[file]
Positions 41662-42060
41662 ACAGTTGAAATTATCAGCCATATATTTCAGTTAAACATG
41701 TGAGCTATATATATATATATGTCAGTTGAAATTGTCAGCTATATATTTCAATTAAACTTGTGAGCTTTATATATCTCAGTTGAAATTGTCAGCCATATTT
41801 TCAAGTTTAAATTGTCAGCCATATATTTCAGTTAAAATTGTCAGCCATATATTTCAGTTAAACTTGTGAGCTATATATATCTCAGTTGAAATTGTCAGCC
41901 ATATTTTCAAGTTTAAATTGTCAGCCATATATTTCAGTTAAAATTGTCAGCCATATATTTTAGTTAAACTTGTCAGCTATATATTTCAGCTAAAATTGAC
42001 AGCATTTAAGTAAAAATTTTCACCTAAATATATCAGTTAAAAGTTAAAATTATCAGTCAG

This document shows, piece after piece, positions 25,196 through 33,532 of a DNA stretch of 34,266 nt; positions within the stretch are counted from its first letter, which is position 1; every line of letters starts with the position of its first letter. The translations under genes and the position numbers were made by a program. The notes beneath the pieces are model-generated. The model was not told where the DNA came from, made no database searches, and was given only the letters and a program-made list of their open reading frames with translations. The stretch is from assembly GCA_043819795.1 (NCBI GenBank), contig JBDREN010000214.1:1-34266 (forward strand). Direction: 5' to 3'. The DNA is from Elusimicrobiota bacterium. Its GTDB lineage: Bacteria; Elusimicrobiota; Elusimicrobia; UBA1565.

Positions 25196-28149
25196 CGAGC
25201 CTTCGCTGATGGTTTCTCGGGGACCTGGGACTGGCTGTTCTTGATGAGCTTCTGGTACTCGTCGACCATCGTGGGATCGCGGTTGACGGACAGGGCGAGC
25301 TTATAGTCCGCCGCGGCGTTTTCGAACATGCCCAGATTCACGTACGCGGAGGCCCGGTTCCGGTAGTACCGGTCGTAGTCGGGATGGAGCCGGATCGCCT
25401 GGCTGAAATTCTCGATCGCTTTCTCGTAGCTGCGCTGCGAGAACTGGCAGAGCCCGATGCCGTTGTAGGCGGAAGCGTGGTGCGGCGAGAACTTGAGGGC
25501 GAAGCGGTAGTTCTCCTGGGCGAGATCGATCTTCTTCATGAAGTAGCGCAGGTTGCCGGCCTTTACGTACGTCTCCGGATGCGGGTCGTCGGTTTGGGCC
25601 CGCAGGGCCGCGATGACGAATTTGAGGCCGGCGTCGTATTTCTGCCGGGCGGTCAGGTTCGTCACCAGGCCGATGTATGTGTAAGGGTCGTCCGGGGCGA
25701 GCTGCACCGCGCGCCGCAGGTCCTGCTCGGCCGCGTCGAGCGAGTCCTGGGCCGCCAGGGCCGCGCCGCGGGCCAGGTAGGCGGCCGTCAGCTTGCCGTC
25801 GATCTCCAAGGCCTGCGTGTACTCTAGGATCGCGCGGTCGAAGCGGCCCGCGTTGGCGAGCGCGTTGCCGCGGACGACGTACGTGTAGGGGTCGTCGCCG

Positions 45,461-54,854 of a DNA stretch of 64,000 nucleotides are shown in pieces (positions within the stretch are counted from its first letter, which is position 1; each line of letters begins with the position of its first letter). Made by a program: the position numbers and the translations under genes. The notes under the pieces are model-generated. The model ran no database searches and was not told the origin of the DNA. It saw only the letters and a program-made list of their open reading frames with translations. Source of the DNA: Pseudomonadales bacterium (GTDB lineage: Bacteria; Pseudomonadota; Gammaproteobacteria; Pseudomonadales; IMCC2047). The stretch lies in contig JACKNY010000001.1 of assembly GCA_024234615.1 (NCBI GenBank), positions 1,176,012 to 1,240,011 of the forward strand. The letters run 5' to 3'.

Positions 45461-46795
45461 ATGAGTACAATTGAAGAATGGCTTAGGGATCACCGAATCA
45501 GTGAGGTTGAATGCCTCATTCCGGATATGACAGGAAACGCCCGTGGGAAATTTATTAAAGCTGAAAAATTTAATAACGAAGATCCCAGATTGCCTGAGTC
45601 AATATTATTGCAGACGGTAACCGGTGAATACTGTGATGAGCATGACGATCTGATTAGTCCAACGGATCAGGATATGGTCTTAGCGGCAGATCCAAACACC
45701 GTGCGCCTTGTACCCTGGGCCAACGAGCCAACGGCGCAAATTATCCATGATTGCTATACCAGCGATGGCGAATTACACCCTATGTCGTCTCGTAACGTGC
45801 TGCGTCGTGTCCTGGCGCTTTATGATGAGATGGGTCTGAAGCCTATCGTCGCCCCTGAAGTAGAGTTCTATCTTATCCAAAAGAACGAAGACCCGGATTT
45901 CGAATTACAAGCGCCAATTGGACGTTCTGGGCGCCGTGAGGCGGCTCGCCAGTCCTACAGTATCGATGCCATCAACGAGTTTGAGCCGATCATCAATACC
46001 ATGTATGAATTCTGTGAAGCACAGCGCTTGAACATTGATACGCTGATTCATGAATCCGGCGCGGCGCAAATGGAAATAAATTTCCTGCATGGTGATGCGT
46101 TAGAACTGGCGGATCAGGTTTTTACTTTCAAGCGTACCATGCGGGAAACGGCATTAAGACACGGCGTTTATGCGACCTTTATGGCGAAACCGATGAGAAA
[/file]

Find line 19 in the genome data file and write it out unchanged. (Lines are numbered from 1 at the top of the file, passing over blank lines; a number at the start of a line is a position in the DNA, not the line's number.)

45461 ATGAGTACAATTGAAGAATGGCTTAGGGATCACCGAATCA